Monthly Archives: July 2016
There has been a recent spate of complaints that boards and CEOs are not planning for CEO succession. Why is anyone surprised? Imperial CEOs assume the company will go to Hell in a handbasket as soon as they leave, and if CEOs need their maws stuffed with gold just to deliver good results, why would they care what happens once they have landed with their golden parachute?
Just how essential are a CEO’s talents for a corporation? Like the divine right of kings, the indispensability of the CEO seems deeply rooted – but rarely investigated – in IR lore. CEOs are surrounded with awe and pomp while in office but, with a few rare exceptions, in reality they are ephemeral shooting stars who are almost instantly forgotten when they go. Carly Fiorina’s inglorious executive career, for example, had been buried in the public subconscious until she chose to resurrect herself as a US presidential candidate, only to see her reputation reburied even more deeply.
By contrast, we are likely to remember the Fords and the Bacardis and members of the House of Windsor: these bosses’ names evoke historically successful businesses. Dynastic succession does not always work, however. Many years ago I interviewed the bright and optimistic IRO of Seagram – just before perky young heir Edgar Bronfman, Jr took over and destroyed the company. Normally, family members care enough about their operation to keep upstarts on a rein, but young Bronfman was unconstrained. A good CEO might not make much difference to the upside, but a bad one can signpost the road to Hell.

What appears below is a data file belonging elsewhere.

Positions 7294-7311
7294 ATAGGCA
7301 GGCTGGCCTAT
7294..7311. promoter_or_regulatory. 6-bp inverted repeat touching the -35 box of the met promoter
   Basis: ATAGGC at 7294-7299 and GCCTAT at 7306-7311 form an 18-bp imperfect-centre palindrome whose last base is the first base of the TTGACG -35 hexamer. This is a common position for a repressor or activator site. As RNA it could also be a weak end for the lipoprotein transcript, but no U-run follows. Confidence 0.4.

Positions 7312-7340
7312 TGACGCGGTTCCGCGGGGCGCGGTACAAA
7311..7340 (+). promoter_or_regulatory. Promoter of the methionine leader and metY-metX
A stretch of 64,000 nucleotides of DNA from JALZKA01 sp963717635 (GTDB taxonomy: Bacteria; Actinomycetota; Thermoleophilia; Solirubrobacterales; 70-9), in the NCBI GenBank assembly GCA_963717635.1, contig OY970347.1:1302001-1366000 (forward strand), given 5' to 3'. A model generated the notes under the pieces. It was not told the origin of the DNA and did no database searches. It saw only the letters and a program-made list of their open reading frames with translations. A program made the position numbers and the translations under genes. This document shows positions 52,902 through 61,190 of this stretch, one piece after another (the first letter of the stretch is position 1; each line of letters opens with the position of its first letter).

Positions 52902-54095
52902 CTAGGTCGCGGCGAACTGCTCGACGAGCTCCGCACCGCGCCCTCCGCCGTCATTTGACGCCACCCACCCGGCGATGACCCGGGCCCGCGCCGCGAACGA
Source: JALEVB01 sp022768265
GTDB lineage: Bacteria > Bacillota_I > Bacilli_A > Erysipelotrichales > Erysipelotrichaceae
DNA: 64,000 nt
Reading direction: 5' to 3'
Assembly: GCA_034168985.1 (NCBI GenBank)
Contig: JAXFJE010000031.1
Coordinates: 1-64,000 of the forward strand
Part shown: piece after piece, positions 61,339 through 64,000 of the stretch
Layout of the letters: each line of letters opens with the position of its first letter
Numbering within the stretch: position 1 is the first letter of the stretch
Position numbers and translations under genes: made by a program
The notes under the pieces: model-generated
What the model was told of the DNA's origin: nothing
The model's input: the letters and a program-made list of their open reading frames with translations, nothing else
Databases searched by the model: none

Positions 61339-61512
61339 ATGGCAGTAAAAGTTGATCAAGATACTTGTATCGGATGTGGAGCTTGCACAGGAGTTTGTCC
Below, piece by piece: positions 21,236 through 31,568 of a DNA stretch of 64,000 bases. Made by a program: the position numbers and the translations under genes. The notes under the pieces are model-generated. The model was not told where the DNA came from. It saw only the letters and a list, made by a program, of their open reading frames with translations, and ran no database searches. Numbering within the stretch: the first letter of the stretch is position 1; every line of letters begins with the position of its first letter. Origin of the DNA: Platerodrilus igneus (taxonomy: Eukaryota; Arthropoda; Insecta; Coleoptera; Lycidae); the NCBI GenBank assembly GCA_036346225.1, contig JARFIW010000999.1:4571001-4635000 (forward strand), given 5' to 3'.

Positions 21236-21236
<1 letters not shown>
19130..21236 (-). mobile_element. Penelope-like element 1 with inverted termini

In fact, one reason for lack of succession planning might be that CEOs are taking the Ottoman approach. The first thing a new Sultan would do is murder all the siblings who might threaten his position, and one cannot help but wonder whether CEOs paranoid enough to need golden parachutes and other protective paraphernalia to guarantee safe succession really want to identify potential rivals – other than to exclude them from the equation.
A CEO is indeed a figurehead for a company: the first person investors see. But if we examine the metaphor, the figurehead only appears to be leading the ship. In reality the engine room is below decks, while the vessel is actually steered from much farther back. But figureheads were often decked with gold, so there is indeed a resemblance to the modern CEO.
How necessary is all that gold, though? Ostentatious emoluments – the corporate jets, the golden parachutes, and the rest – are there like Queen Elizabeth II’s privy purse, crown and state coach: so the incumbent can live up to the expectations that employees and shareholders hold of the company.
The purpose of pretending to try outside recruitment is to boost the myth that there is a market for CEOs, so that the compensation committee the CEO appoints will be trapped in the whirring treadmill, always paying more than the average, and the few who are appointed from outside contribute admirably to the expanding universe of executive pay by doubling their remuneration.
Above all, however, it is clear that a CEO’s main tasks are to perform for the shareholders and public, and to boost morale in the company. It is not that high pay is necessary to incentivize these executives, for surely they would give their all for the company anyway, out of loyalty? No.